One of the reasons often given for the reintroduction of invoice printing is that there was an increase in the informal economy in 2022 compared to 2019 – which does not make much sense, if you think about it, given that the obligation to issue invoices was not abolished under the previous government – it was only the printing of invoices that stopped. Former Director of the Financial Administration of the Republic of Slovenia, Ivan Simič, also pointed this out: “We are finally in the era of digitalisation, i.e., paperless commerce. The fact is that even after this change, invoices were still being issued and printed. There were very few who did not print invoices anymore,” he wrote in his blog, emphasising that it is, to say the least, frivolous to talk about an increase in the informal economy due to fewer invoices being issued, while at the same time, revenues have been increasing at a very high rate.
“In all this, I have not heard those in charge at the Ministry of Finance and the Financial Administration of the Republic of Slovenia say that in 2022, the revenues in the tax coffers were 4.67 billion euros higher than in 2019, and thus, tax revenues were also higher. So where is this informal economy happening?” tax expert Ivan Simič wrote on his blog, adding that this is also partly due to inflation and economic growth, but that this is by no means the only reason.
He went on to present the data he received from the Financial Administration of the Republic of Slovenia. It shows that, in reality, there is no trace of an increase in the informal economy. “We could talk about an increase in the informal economy if there was a decrease in invoice receipts at the tax office and, therefore, in tax revenue. In Slovenia, the opposite has happened,” he explained. Simič also presented a table showing the number of invoices issued in January and February over the last five years. It is clear from the table that the number of invoices issued decreased after March 2020 due to Covid-19, but this is perfectly normal, as there was an epidemic happening, and major restrictions on business were in place. “But in January and February 2022, the number of invoices issued increased and is getting closer to the old figures. So, this January, 69,710,431 invoices were issued, and it is expected that next year the number of invoices issued will reach the 2019 figure,” he predicted.
Simič also believes that the decrease in the number of invoices issued in February 2023 is in line with previous years, and he sees this year and the year 2022 as good years, compared to the previous two Covid-19 years. “Therefore, I do not see any evidence that there has been an increase in the informal economy, as claimed by the Ministry of Finance and the Financial Administration of the Republic of Slovenia,” he stressed, adding, “I leave it to you, dear readers, to give your opinion on how you understand these figures and whether the MPs and the media were misled when the aforementioned authorities reported a large increase in the informal economy, even though revenues have increased by 4.67 billion euros.”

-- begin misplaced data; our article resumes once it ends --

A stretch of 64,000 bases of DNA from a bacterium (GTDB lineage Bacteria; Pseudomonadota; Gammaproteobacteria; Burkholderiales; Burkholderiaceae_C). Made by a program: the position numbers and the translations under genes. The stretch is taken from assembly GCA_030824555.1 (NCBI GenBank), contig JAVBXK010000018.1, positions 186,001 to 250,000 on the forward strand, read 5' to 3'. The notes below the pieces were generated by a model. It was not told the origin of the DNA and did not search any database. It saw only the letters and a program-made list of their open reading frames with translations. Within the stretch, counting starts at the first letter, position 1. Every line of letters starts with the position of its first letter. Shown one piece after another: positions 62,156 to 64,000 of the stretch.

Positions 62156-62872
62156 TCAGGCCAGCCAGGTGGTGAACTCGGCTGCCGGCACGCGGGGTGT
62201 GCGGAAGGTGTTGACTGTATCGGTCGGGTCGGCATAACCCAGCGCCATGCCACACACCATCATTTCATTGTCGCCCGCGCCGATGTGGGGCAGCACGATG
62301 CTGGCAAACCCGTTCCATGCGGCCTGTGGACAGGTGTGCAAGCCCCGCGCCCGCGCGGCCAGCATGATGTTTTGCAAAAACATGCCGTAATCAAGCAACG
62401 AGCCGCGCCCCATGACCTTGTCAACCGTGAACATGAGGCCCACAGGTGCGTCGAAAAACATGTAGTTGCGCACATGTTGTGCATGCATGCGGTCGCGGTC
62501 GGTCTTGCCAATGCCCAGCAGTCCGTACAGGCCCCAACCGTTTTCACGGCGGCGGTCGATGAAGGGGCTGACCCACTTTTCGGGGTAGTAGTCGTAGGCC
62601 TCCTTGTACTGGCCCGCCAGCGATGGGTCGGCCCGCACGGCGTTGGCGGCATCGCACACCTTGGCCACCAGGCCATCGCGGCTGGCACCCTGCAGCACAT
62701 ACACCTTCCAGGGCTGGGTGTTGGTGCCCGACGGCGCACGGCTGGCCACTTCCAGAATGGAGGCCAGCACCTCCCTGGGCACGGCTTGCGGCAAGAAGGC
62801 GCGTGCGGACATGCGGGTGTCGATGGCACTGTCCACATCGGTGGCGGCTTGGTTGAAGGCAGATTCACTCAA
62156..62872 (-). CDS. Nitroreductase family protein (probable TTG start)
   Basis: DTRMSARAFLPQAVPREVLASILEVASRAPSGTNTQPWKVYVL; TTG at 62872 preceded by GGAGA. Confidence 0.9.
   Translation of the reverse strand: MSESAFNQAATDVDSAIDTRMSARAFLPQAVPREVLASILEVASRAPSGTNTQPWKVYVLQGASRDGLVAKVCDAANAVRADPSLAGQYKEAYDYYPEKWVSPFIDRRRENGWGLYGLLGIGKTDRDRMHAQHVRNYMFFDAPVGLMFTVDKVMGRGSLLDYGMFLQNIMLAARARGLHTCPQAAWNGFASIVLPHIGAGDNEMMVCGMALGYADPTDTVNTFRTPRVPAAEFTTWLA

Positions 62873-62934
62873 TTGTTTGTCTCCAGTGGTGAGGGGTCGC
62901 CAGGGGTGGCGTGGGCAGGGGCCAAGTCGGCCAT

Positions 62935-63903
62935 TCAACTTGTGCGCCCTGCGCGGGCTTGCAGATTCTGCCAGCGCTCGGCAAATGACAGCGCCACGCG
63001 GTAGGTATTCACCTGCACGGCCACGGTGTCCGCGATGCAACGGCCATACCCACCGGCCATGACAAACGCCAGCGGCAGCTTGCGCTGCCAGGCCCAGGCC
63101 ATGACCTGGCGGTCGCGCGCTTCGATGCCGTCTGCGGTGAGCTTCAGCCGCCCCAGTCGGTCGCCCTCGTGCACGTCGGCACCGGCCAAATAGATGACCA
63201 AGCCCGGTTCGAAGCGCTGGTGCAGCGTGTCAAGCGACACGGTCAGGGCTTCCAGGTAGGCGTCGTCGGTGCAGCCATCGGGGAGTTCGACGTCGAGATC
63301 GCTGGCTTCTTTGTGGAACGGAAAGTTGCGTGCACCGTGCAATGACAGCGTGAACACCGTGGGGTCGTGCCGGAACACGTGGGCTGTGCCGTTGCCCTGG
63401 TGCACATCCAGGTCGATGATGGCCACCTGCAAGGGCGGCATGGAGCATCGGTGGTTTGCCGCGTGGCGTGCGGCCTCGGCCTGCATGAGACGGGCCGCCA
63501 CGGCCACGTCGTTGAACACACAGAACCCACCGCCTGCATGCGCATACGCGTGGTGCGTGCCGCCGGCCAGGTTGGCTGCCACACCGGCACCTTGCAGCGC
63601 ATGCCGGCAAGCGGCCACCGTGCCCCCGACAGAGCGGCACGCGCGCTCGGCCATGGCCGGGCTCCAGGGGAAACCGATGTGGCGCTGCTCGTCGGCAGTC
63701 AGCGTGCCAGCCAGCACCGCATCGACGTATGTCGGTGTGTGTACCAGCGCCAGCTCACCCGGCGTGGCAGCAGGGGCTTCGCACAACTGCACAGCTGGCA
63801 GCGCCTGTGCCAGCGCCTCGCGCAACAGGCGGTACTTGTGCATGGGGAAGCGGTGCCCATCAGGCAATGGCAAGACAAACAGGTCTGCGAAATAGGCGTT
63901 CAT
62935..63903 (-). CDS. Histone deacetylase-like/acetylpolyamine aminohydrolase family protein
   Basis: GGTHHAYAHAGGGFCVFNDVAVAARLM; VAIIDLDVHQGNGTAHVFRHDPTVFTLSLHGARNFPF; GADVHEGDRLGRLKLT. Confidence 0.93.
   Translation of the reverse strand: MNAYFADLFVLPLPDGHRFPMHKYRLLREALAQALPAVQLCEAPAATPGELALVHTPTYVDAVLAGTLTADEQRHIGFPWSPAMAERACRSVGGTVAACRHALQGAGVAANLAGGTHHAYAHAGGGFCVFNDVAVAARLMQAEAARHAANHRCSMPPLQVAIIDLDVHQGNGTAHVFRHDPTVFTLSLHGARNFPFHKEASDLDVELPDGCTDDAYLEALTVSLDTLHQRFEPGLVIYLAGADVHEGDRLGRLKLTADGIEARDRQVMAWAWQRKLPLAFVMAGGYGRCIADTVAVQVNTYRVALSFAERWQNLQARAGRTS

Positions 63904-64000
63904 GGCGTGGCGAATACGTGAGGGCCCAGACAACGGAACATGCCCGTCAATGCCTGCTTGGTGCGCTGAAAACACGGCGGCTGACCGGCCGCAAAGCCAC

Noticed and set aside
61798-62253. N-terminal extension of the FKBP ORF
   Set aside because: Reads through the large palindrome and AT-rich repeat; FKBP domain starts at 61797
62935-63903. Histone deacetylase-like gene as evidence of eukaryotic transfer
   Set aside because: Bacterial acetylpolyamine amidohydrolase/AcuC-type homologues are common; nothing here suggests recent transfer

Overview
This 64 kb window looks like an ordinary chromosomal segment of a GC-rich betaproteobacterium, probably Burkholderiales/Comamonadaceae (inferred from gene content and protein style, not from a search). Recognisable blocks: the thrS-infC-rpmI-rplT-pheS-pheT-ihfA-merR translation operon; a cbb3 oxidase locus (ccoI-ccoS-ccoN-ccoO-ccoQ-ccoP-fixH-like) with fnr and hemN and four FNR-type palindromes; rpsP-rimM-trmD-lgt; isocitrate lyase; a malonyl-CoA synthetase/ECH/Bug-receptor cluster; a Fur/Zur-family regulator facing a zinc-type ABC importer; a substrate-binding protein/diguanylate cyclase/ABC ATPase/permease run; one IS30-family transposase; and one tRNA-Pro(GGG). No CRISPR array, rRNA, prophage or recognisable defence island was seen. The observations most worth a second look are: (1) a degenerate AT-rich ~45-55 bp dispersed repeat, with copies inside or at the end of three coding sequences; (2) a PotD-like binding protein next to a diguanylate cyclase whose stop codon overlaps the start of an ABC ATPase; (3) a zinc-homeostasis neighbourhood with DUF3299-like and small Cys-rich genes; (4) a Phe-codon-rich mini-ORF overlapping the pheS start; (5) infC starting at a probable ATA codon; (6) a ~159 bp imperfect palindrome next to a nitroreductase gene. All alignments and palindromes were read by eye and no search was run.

“In order to study the phenomenon of the informal economy, we need to first define it in a uniform way, then measure or assess it and build on these results to develop policies, strategies and measures to curb it. Generalised, unprofessional and methodologically inadequate assessments of the causes and extent of the informal economy can lead to inappropriate decisions in tax, enterprise, social and other policy areas. Building all this on the wrong basis means that they may not achieve their objectives effectively enough or at all. However, official “assessments” are an important source for many international institutions as well, in assessing the state and risks of the fiscal and economic environment (OECD; IMF, European Commission), so this area requires an appropriate level of care and relevance. It is not professionally acceptable to make an assessment of the size of the informal economy on the basis of a single indicator (the number of invoices issued) that has never been subject to any professional assessment, analysis or research,” said the expert who has actively researched the issue of the informal economy in the past.
Talking about an increase in the informal economy due to fewer invoices being issued at the same time as recording a very high increase in revenues is, to put it mildly, frivolous, concluded Ivan Simič, former Director-General of the Financial Administration of the Republic of Slovenia, and Editor-in-Chief of the “Denar” (Money) magazine, adding for consideration: what if the informal economy was actually higher in 2019 than in 2022, because many invoices were issued, but revenues were lower than in 2022? The article, in which Simič also analyses some of the data in more detail, is available in its entirety here.